Special Rights For Religious People

Two stories that really get my blood pressure up.

First:

A Douglasville woman was jailed Tuesday after a judge found her in contempt of court for refusing to remove her hijab, the head covering worn by Muslim women.

Lisa Valentine, also known by her Islamic name, Miedah, 40, was arrested at the Douglasville Municipal Court for violating a court policy of no headgear, said Chris Womack, deputy chief of operations for the Douglasville police.

Judge has a rule against headwear. Might be a wise rule, might be dumb rule. Either way, it’s a rule. She violated it. Ought to be end of story, but oh no, she has a religious excuse, so now we have to endure this self-righteous crap:

The Council on American-Islamic Relations, an advocacy group in Washington, denounced Valentine’s arrest as a violation of civil liberties.

Spokesman Ibrahim Hooper called it “troubling.”

“When somebody is denied access to our judicial system based on religiously mandated attire, then what does that say? No Muslim woman can have access to a courtroom in Douglasville, Georgia?” Hooper said. . . .

Hooper said he contacted the U.S. attorney general’s office regarding the latest incident. He said Eric Treene, special counsel for religious discrimination, said his office would look into it.

Give me a break. If you want access to the courtroom, do like everyone else and take the hat off. If that upsets your silly beliefs too much, then stay home and face the penalty. But don’t tell the rest of us we’re somehow the cause of your problem.

Here’s the second one:

Health care workers, hospitals and even entire insurance companies could decline to perform, refer or pay for abortion or any other health care practice that violates a “religious belief or moral conviction” under new rules issued by the outgoing Bush administration.

That’s the same self-centered crap as CAIR is shovelling. I have no problem with a company or a self-employed individual refusing to perform any procedure. But if you work at a hospital or a pharmacy, or wherever, and you won’t perform the services you are required to perform? You ought to pay the penalty. I don’t care what the excuse is.

The really infuriating part is the one about not even referring a patient elsewhere for a procedure with which the provider has religious problems. Fine, your cult tells you blood donations are evil. Don’t do the procedure. But at least explain why you won’t do it and refer the patient to someone who has a different belief. Give the patient the choice. It’s their life at stake. Hell, it’s their soul, too. But what this regulation does is say that someone can be so certain about what God supposedly wants that they can literally hide the cure from a sick or dying patient. Insane.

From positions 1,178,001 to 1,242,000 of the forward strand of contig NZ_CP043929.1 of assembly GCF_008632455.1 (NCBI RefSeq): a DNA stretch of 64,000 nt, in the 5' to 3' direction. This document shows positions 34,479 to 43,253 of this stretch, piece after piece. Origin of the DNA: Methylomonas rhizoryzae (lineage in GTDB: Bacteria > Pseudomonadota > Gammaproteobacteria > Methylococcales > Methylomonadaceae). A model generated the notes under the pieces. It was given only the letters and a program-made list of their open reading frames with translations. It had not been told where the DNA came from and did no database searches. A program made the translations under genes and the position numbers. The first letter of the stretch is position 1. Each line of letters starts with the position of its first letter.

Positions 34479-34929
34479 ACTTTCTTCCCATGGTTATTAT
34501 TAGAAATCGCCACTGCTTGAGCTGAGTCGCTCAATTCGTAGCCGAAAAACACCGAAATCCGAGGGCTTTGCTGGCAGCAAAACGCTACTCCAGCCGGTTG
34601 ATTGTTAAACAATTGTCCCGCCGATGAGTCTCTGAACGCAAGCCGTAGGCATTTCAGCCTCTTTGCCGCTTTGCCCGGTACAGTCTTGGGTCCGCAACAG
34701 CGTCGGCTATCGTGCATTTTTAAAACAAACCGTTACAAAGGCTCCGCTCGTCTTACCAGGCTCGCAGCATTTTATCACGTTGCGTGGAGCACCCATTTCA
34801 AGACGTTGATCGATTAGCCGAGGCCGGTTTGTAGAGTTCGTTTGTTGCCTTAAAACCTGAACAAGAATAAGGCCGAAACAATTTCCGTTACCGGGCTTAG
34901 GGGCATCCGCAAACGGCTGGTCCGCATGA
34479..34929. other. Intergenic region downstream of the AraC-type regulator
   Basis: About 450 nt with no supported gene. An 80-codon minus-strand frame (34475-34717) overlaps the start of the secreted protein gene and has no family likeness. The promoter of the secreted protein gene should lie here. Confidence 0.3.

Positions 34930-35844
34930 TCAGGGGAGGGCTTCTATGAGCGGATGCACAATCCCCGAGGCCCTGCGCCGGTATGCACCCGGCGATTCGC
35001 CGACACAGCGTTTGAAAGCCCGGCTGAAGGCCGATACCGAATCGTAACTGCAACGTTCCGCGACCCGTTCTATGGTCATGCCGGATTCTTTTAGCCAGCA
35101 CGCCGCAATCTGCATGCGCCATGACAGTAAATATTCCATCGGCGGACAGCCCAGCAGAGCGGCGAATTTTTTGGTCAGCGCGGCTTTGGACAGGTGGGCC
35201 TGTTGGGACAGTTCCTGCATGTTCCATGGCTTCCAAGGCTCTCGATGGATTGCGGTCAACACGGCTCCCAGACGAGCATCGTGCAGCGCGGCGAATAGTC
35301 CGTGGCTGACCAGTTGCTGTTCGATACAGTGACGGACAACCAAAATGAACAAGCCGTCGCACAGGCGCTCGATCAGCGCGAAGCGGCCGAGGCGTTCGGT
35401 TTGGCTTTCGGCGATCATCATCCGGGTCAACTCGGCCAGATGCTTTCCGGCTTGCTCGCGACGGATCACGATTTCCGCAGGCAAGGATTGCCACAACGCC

I’m sorry, this just aggravates me. If Bush and CAIR had their way, the law would apply to everyone except people who shared Bush and CAIR’s imaginary friends.

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5 Comments on “Special Rights For Religious People”

  1. ttownfeen Says:

    Disagree with you completely on the first one. The wearing of the hijab is not some willy-nilly fashion decision made by Muslim woman. It’s no different than then those orthodox Jewish men who keep a long beard. Would you support the decision to have them arrested if they refused to shave it because there was a rule that you have to be clean-shaven to enter the courthouse? (The no-headgear rule is equally stupid – whatever you can hide in a hat you can hide in a beard.)

  2. wheeler Says:

    yes. equal rules for all.

    i ought to have added, though, that if the judge is not in the habit of applying his no hat rule to everyone, this is a totally different case.

  3. Dumbass libera Says:

    The Hijab is not a mandate. It is a cultural custom that islamists use to push their religious agenda, Hair is part of the body, So the argument is dumb. Comparing the performance to an abortion to removing ones hat is mind boggling iodiotic.

  4. ttownfeen Says:

    Not sure where you got that the hijab was a mandate on Muslim women. It’s a choice that one can make, but its not that same as deciding to wear a scarf over your hair because you think it looks cool (or whatever goes through a woman’s mind while dressing).

  5. Murali Says:

    We can treat it as a mandate because different sects of Muslims have different standards. Neutrality with respect to religion also means that you have to respect different denominations. Assume an alternate dimension where the law says that no one is allowed to wear clothes other than underwear inside the court. This is of course perfectly fine with everybody else. However there is some minority group which has an old fashioned sense of prudery which nobody else really follows. Moreover, let us call this group C-ists. Now there are different types if C-ists. The more liberal ones have no problem with just wearing their underwear. They are sufficiently modernised and in tune with the rest of society. However, certain sects believe that they must at least wear a shirt or maybe a pants and a shirt in public. As far as they are concerned, their particular interpretations of their religion/ belief requires them to do so. We, without good reason cannot favour particular interpretations over others. And some stupid rule about headgear is not good enough


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